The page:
The phrase: “Every day thousands of people who see this page decide to register” performed better on its own than when it was paired with a group of people. This is the opposite of what researchers expected, which may be because people thought the use of a stock photo implied it was a marketing gimmick.

The other least effective phrases were: “If you support organ donation please turn your support into action”; and: “You could save or transform up to nine lives as an organ donor”.

PROMOTED VIDEO
Have you tried new the Independent Digital Edition apps?
News
ebooksNow available in paperback
Sport
Diego Costa, Ross Barkley, Arsene Wenger, Brendan Rodgers, Alan Pardew and Christian Eriksen
footballRodgers is right to be looking over his shoulder, while something must be done about diving
News
The illusionist believes hypnotism helped him to deal with the lack of control he felt growing up
people'It’s not that people react badly to it – they really don't care'
News
i100
Life and Style
tech
Life and Style
gaming
Latest stories from i100
Have you tried new the Independent Digital Edition apps?
Independent Dating
and  

By clicking 'Search' you
are agreeing to our
Terms of Use.

iJobs Job Widget
iJobs General

Investigo: Group Financial Controller

£50000 - £55000 per annum: Investigo: A growing group of top end restaurants l...

Ashdown Group: HR Generalist - 2 week contract - £200pd - Immediate start

£200 per day: Ashdown Group: Working within a business that has a high number ...

Austen Lloyd: Private Client Solicitor - Oxford

Excellent Salary : Austen Lloyd: OXFORD - REGIONAL FIRM - An excellent opportu...

Recruitment Genius: Business / Operations Manager

£35000 - £40000 per annum: Recruitment Genius: This well-established and growi...

Day In a Page

In a world of Saudi bullying, right-wing Israeli ministers and the twilight of Obama, Iran is looking like a possible policeman of the Gulf

Iran is shifting from pariah to possible future policeman of the Gulf

Robert Fisk on our crisis with Iran
The young are the new poor: A third of young people pushed into poverty

The young are the new poor

Sharp increase in the number of under-25s living in poverty
Greens on the march: ‘We could be on the edge of something very big’

Greens on the march

‘We could be on the edge of something very big’
Revealed: the case against Bill Cosby - through the stories of his accusers

Revealed: the case against Bill Cosby

Through the stories of his accusers
Why are words like 'mongol' and 'mongoloid' still bandied about as insults?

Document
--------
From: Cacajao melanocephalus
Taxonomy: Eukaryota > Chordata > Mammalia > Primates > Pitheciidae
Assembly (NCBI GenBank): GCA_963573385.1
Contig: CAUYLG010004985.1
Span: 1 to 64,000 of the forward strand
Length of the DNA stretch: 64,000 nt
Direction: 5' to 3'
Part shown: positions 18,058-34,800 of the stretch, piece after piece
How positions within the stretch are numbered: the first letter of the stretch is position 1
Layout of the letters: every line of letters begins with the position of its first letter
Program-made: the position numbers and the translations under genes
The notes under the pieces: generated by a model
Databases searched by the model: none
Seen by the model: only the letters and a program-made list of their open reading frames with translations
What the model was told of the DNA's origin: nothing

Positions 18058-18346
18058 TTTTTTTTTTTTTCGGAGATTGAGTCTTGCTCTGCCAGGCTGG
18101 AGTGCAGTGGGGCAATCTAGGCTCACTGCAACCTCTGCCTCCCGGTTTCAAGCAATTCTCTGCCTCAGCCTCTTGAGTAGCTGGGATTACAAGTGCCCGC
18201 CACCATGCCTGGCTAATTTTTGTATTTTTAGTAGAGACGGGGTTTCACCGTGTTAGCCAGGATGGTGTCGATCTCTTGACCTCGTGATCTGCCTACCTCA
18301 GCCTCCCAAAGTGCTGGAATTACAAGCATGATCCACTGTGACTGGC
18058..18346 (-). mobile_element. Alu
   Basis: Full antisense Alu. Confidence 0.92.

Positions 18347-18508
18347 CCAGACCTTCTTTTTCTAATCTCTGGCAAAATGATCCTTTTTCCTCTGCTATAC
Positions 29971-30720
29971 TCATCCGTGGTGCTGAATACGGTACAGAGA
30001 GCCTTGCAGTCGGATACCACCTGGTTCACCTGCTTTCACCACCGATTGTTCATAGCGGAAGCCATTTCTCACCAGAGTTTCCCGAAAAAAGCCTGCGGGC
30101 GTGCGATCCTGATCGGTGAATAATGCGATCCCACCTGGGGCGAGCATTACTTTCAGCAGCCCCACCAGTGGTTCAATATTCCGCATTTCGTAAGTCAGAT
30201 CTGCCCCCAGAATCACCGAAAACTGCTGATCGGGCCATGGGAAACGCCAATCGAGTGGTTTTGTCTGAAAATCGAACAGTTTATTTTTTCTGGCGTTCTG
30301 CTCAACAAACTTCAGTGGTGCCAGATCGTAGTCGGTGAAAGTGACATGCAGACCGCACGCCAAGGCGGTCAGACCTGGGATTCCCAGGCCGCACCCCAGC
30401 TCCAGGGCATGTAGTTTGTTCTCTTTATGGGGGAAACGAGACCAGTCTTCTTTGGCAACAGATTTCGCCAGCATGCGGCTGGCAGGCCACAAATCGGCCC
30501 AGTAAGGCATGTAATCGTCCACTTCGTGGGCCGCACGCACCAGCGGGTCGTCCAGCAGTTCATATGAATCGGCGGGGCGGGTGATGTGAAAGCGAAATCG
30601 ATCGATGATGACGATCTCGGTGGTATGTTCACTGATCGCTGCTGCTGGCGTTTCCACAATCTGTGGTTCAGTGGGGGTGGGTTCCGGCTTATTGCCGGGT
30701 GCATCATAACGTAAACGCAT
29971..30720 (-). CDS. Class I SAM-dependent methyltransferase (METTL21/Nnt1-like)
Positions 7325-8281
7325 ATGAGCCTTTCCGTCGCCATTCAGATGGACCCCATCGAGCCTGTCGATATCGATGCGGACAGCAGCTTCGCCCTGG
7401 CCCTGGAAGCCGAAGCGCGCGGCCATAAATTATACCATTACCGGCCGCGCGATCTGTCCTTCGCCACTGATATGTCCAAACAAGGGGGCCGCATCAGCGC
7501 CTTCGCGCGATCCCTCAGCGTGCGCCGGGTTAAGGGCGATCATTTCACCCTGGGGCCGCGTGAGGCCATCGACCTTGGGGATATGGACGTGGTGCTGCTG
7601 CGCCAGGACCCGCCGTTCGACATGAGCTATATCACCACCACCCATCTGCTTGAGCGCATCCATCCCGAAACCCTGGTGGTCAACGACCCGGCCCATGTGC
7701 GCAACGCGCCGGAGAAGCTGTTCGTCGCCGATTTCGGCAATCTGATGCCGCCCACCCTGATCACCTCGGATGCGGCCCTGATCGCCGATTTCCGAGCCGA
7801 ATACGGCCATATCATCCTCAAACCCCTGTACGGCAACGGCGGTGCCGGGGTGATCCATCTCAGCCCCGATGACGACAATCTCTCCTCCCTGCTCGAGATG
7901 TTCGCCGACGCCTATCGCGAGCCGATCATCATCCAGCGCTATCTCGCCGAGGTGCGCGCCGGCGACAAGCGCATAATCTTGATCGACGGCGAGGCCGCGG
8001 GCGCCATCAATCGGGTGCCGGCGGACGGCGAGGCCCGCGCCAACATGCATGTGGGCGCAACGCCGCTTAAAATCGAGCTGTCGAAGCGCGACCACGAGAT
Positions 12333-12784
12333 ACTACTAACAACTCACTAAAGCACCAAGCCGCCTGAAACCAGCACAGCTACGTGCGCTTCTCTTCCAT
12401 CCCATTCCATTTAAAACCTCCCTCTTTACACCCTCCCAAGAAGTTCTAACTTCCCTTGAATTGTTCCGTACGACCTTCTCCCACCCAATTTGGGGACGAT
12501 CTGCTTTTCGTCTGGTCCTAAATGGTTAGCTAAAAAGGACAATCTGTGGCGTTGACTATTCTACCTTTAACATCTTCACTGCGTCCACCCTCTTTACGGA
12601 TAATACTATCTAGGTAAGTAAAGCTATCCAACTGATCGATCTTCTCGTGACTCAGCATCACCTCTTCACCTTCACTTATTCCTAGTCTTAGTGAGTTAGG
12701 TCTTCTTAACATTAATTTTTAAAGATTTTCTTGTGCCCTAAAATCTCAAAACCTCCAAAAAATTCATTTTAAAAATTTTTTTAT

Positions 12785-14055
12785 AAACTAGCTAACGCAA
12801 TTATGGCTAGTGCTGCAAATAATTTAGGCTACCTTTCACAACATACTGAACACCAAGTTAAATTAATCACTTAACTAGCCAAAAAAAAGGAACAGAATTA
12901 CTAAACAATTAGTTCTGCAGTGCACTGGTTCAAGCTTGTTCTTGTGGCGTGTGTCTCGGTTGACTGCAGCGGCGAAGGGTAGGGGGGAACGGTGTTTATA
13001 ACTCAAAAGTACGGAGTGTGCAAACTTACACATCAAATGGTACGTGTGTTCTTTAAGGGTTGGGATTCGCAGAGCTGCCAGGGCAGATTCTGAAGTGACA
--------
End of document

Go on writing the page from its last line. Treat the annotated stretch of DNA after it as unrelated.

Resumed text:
The Meaning of Mongol

Why are the words 'mongol' and 'mongoloid' still bandied about as insults?
Mau Mau uprising: Kenyans still waiting for justice join class action over Britain's role in the emergency

Kenyans still waiting for justice over Mau Mau uprising

Thousands join class action over Britain's role in the emergency
Isis in Iraq: The trauma of the last six months has overwhelmed the remaining Christians in the country

The last Christians in Iraq

After 2,000 years, a community will try anything – including pretending to convert to Islam – to avoid losing everything, says Patrick Cockburn
Black Friday: Helpful discounts for Christmas shoppers, or cynical marketing by desperate retailers?

Helpful discounts for Christmas shoppers, or cynical marketing by desperate retailers?

Britain braced for Black Friday
Bill Cosby's persona goes from America's dad to date-rape drugs

From America's dad to date-rape drugs

Stories of Bill Cosby's alleged sexual assaults may have circulated widely in Hollywood, but they came as a shock to fans, says Rupert Cornwell
Clare Balding: 'Women's sport is kicking off at last'

Clare Balding: 'Women's sport is kicking off at last'

As fans flock to see England women's Wembley debut against Germany, the TV presenter on an exciting 'sea change'
Oh come, all ye multi-faithful: The Christmas jumper is in fashion, but should you wear your religion on your sleeve?

Oh come, all ye multi-faithful

The Christmas jumper is in fashion, but should you wear your religion on your sleeve?
Dr Charles Heatley: The GP off to do battle in the war against Ebola

The GP off to do battle in the war against Ebola

Dr Charles Heatley on joining the NHS volunteers' team bound for Sierra Leone
Flogging vlogging: First video bloggers conquered YouTube. Now they want us to buy their books

Flogging vlogging

First video bloggers conquered YouTube. Now they want us to buy their books
Saturday Night Live vs The Daily Show: US channels wage comedy star wars

Saturday Night Live vs The Daily Show

US channels wage comedy star wars
When is a wine made in Piedmont not a Piemonte wine? When EU rules make Italian vineyards invisible

When is a wine made in Piedmont not a Piemonte wine?

When EU rules make Italian vineyards invisible